Newgrange

Newgrange Passage Tomb

Today we have something old and something new. This track-of-the-week is called Newgrange, but that’s a highly anachronistic name for an ancient Neolithic monument. The song is Clannad‘s response to the large burial mound with that name in County Meath, Ireland. Dating from around 3200 BC it is older than both the stone circle at Stonehenge and the pyramids of Egypt.

As with all ancient archeological sites little is known for certain about the people who built Newgrange or its original purpose. This gives the site an air of myth and mystery that is reflected in the slow pulse and haunting textures of the Clannad song. Underneath a layer of strummed acoustic guitar and keyboard wash a primitive drum beats long and low. Rising clear above them solid hardwood sticks click-clack, a wooden flute whistles a wordless song and three voices chant in a long-lost language. It’s hard to imagine a piece of music more apt.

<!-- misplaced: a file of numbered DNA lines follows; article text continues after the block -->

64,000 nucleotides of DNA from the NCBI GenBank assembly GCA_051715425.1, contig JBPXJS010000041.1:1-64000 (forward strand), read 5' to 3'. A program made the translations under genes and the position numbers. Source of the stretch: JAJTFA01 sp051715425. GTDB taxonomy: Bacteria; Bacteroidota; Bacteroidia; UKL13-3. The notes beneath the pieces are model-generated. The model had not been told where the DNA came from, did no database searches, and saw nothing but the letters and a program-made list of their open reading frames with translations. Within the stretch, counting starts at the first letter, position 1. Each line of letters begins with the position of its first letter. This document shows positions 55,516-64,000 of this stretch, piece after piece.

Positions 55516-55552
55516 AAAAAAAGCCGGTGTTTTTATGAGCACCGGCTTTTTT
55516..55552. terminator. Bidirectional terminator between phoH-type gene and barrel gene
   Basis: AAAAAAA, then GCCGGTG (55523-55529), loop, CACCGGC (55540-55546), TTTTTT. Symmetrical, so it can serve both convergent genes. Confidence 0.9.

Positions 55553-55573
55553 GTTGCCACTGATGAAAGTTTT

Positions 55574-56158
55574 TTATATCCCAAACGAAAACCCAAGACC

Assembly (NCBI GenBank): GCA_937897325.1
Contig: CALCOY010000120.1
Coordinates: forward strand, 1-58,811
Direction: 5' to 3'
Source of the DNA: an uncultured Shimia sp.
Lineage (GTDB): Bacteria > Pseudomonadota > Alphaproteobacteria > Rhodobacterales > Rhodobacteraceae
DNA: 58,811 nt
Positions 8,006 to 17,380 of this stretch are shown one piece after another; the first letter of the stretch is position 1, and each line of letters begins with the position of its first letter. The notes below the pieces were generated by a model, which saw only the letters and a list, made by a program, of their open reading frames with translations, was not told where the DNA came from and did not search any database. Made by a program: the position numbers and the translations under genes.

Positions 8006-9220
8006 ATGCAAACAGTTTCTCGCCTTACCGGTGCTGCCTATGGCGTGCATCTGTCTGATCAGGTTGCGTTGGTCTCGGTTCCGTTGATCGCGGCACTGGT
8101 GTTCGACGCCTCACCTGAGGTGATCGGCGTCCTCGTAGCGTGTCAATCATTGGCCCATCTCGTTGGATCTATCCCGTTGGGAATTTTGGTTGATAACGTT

By the usual standards of the music business Clannad is an ancient band. They have been performing and recording for very nearly 50 years. Just two weeks ago, though, a new release appeared on Spotify. The song is called Hourglass and it seems to be promoting Clannad‘s farewell concert tour and 50th anniversary next year. The Crotchety Couple grabbed tickets for the Nottingham date. They’re selling fast.

According to a comment on YouTube, Hourglass is a remastered B-side to The Theme from Harry’s Game. I expect it will be on the recently announced compilation, In a Lifetime Anthology, which is due for release on 13th March to coincide with the tour. That particular track doesn’t stand out from the slew of new age music that blossomed in the 80s but Newgrange is a superb example of that genre. It sounds as old as whale song and as fresh as morning dew; it is a hymn to cultures¬†ancient and modern, no less relevant today as it was when it was first recorded in 1983.

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